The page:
Health Risks Associated With High Level Of Nitrate In Water And Its Removal By Adsorption On Organicinorganic Hybrid Bio-composites | 89958
Journal of Environmental & Analytical Toxicology
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Anthropologic activities including industrialization and agricultural practices contributed immeasurably to the imbalances in the nitrogen cycle and resulted in alarmingly increased levels of nitrate in drinking water sources and other water bodies, imposing a serious threat to human health and contributing to eutrophication. High nitrate concentrations in drinking water sources can lead to a potential risk to public health causing methaemoglobinaemia and cancer. Among the unit operations in water treatment, adsorption occupies an important position since it is an efficient and economically feasible process for nitrate removal from water. Chitosan is the promising adsorbent material due to low cost, biocompatibility, biodegradability and non-toxicity. In this study, chitosan based organic-inorganic hybrid bio-composites, such as chitosan/bentonite, chitosan/ titanium oxide and chitosan/alumina (ChBT, ChTi and ChAl, respectively) were prepared and characterized. Stability of biocomposites significantly increased with crosslinker and inorganic dosage. Adsorption capacities considerably decreased at higher crosslinker dosage. The rate of adsorption rates were higher at the initial stages and decreased in the later stages due to the decrease in concentration gradient with time and equilibrium adsorption was established beyond 120 min. The adsorption capacity increased drastically with the increase in initial nitrate concentration. Higher equilibrium adsorption capacities were obtained in the pH range of 4-8. At optimum operating conditions, the actual adsorption capacities of ChBT, ChTi and ChAl were 35.68 and 43.62, and 45.38 mg/g as nitrate, respectively. Adsorption capacities increased with the increased temperature in the range 283 K to 313 K and decreased above 313 K. Regeneration study shows ChBT, ChTi and ChAl reusable adsorbent to nitrate removal from water. Among the three adsorbents, ChAl has shown highest stability and performance in all operating conditions.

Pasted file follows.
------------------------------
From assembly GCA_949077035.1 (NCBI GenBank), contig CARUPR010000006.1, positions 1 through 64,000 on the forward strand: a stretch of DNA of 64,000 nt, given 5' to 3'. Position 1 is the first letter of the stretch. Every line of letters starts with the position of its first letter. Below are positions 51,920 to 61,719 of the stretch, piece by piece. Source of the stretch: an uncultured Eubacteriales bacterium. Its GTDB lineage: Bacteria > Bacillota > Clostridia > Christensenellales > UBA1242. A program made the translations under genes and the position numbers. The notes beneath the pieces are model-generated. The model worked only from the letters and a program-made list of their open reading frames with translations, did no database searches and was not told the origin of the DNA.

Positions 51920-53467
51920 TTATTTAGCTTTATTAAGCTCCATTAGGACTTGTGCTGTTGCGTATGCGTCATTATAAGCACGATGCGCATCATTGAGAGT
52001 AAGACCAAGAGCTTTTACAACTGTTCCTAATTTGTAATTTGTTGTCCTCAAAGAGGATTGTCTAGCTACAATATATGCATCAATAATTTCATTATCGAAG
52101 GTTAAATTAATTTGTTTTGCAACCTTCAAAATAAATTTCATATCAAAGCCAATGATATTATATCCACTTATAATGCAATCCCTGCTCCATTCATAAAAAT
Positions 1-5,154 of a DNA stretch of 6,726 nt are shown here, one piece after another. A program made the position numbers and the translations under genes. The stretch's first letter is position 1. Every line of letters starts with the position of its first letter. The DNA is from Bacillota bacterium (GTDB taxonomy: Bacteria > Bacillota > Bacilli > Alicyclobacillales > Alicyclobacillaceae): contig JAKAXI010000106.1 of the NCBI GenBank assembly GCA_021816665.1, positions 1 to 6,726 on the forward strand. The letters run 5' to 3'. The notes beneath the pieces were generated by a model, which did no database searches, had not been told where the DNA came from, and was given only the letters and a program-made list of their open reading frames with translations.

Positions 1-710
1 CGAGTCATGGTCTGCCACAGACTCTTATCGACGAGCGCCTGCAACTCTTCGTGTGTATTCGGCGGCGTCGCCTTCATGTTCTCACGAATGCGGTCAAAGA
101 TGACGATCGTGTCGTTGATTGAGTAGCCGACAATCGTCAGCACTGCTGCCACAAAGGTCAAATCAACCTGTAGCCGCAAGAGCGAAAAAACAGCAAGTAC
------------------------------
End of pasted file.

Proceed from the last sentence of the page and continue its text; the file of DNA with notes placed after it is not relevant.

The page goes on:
Wondalem Misganaw Golie has completed his PhD in Chemical Engineering from Indian Institute of Technology Delhi, New Delhi, India in October 2017. His research interest includes separation and purification technology, reaction engineering, environmental engineering, environmental chemistry, environmental biotechnology, pollution control, water and wastewater treatment, adsorption and bio-sorption, applications of biopolymers, biocomposites and smart materials in environmental engineering.